But yeah, I would say it's all really in the application, and that there are a lot of great uses for chatbots. And we've already mentioned some of them. One of them, again, is solving basic single response questions. So those types of things are great for chatbots especially because you can be more targeted in how you respond. If you look at an FAQ article, which will be large and clunky, and have multiple answers within that one article. Whereas in chatbots, you can build basic conversational trees and even use NLP with your chatbot where it can understand more specific answers to questions. Another thing is, chatbots are great for accessing information for customers. So sometimes customers just want to get their tracking information or they want to see when their order is going to be delivered. So that's an easy thing that you can tie in your order management system and the chatbot can represent that information to customers. Chat bots are great for gathering information. So sometimes you're in businesses where you routinely have to collect certain pieces of information, let's say in the financial space, if you have a banking company and someone wants to submit a chargeback. So there's a bunch of basic questions you have to ask or maybe basic security questions. And chatbots can gather that information so your agents aren't spent doing it. And then there's the agent handoff, so your agents are reserved for more emotionally advanced conversations. Also you have any basic issues linked to an order management system like I mentioned before, such as a change or order cancellation or subscription cancellation, great examples of chatbot usage – purchasing, as well. So more and more people now are kind of using chatbots to notice people who experienced purchase paralysis when they're surfing a website – where they're loitering on a certain page too long. And a chatbot can kind of pop up some helpful FAQ questions that may be targeted based on the page that they're on to help answer questions about your shipping processes or your return process, or maybe offer some information about the products or services that you're offering.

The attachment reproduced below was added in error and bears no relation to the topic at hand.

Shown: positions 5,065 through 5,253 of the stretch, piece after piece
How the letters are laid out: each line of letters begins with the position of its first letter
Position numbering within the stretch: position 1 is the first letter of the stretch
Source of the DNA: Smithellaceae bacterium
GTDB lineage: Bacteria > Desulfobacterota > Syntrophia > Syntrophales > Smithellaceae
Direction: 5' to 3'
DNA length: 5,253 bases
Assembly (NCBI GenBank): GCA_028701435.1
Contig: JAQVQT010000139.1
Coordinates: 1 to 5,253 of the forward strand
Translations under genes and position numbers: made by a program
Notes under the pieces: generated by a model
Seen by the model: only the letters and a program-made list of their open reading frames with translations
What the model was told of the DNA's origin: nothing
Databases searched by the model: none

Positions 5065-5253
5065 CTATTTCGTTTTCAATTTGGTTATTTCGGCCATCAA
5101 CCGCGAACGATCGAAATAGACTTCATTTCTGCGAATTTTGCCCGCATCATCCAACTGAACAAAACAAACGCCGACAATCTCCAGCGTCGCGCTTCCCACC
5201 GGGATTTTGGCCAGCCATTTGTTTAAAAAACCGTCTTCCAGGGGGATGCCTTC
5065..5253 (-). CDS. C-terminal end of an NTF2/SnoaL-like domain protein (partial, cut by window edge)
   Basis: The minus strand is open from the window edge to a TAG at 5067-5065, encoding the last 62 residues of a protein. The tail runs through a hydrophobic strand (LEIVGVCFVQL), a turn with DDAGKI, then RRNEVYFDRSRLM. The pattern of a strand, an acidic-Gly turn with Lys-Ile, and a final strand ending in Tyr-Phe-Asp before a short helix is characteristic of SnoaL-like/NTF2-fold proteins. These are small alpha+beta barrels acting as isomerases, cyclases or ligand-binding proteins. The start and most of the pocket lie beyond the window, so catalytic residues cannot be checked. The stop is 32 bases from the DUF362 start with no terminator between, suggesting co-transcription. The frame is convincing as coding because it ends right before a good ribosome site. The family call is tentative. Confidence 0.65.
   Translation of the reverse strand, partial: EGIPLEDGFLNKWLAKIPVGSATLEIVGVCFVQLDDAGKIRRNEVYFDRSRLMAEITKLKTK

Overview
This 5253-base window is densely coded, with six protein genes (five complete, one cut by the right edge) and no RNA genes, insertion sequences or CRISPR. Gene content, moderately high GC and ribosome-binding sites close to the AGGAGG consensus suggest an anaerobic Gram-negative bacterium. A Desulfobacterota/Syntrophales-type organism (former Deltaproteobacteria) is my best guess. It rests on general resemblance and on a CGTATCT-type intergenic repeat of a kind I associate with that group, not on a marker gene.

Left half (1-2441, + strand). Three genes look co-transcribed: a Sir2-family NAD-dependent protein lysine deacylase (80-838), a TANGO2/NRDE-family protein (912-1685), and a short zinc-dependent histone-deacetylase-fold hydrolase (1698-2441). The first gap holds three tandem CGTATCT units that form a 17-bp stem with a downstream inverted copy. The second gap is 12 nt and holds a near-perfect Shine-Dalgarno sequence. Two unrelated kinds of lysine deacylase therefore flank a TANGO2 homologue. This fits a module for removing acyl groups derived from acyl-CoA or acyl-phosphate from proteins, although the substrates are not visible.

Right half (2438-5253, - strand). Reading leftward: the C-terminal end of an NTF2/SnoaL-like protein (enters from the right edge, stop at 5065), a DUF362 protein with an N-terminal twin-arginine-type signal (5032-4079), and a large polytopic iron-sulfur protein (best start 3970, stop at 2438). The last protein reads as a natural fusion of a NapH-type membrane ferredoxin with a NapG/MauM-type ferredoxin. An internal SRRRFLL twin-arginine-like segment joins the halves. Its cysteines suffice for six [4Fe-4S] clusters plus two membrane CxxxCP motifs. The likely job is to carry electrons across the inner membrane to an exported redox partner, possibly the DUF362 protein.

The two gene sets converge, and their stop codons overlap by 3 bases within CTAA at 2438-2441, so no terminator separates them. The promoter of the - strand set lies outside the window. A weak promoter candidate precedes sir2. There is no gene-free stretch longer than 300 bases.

Lastly, I'll throw in that internally, chatbots are really useful for routing purposes. So more and more now, customers want a very, very specific service. So if you contact someone about a delivery issue, you want to go to a person who's a delivery specialist who may be more empowered to resolve your issue than someone in a general pool of agents. And it can be very difficult sometimes to understand which customers should go to which agents. So chat bots, and answering a few basic questions through chatbots, can be a great way where you can tie that into a routing mechanism where you're making sure that those customers are being sent off to agents who are more capable of helping them for their specific issue and more capable of resolving that contact, and in a single contact routing purposes on the back end is also a great way to use chatbots.